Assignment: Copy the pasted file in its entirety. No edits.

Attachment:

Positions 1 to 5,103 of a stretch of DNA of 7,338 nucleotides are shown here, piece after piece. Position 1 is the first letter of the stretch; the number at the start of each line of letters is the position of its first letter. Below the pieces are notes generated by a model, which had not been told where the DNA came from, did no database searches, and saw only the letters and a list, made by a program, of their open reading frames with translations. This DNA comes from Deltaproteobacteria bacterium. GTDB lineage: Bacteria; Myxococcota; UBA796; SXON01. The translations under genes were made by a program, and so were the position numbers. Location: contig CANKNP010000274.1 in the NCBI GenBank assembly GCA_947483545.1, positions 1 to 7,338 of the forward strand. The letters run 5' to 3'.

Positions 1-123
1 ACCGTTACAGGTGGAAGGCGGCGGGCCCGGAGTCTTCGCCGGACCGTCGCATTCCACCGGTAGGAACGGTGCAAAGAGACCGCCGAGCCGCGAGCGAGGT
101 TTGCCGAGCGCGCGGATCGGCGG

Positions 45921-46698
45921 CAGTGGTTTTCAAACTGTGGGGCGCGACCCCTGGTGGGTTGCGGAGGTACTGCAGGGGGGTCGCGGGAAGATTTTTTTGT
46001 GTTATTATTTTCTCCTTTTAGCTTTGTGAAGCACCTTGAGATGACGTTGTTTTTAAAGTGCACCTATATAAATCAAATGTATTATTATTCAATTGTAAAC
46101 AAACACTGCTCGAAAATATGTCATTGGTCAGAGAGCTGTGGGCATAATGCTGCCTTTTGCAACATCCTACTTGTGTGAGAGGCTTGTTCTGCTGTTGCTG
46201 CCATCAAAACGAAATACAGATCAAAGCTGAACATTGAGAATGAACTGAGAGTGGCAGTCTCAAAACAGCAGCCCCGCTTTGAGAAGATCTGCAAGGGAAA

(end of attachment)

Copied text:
Positions 1 to 5,103 of a stretch of DNA of 7,338 nucleotides are shown here, piece after piece. Position 1 is the first letter of the stretch; the number at the start of each line of letters is the position of its first letter. Below the pieces are notes generated by a model, which had not been told where the DNA came from, did no database searches, and saw only the letters and a list, made by a program, of their open reading frames with translations. This DNA comes from Deltaproteobacteria bacterium. GTDB lineage: Bacteria; Myxococcota; UBA796; SXON01. The translations under genes were made by a program, and so were the position numbers. Location: contig CANKNP010000274.1 in the NCBI GenBank assembly GCA_947483545.1, positions 1 to 7,338 of the forward strand. The letters run 5' to 3'.

Positions 1-123
1 ACCGTTACAGGTGGAAGGCGGCGGGCCCGGAGTCTTCGCCGGACCGTCGCATTCCACCGGTAGGAACGGTGCAAAGAGACCGCCGAGCCGCGAGCGAGGT
101 TTGCCGAGCGCGCGGATCGGCGG

Positions 45921-46698
45921 CAGTGGTTTTCAAACTGTGGGGCGCGACCCCTGGTGGGTTGCGGAGGTACTGCAGGGGGGTCGCGGGAAGATTTTTTTGT
46001 GTTATTATTTTCTCCTTTTAGCTTTGTGAAGCACCTTGAGATGACGTTGTTTTTAAAGTGCACCTATATAAATCAAATGTATTATTATTCAATTGTAAAC
46101 AAACACTGCTCGAAAATATGTCATTGGTCAGAGAGCTGTGGGCATAATGCTGCCTTTTGCAACATCCTACTTGTGTGAGAGGCTTGTTCTGCTGTTGCTG
46201 CCATCAAAACGAAATACAGATCAAAGCTGAACATTGAGAATGAACTGAGAGTGGCAGTCTCAAAACAGCAGCCCCGCTTTGAGAAGATCTGCAAGGGAAA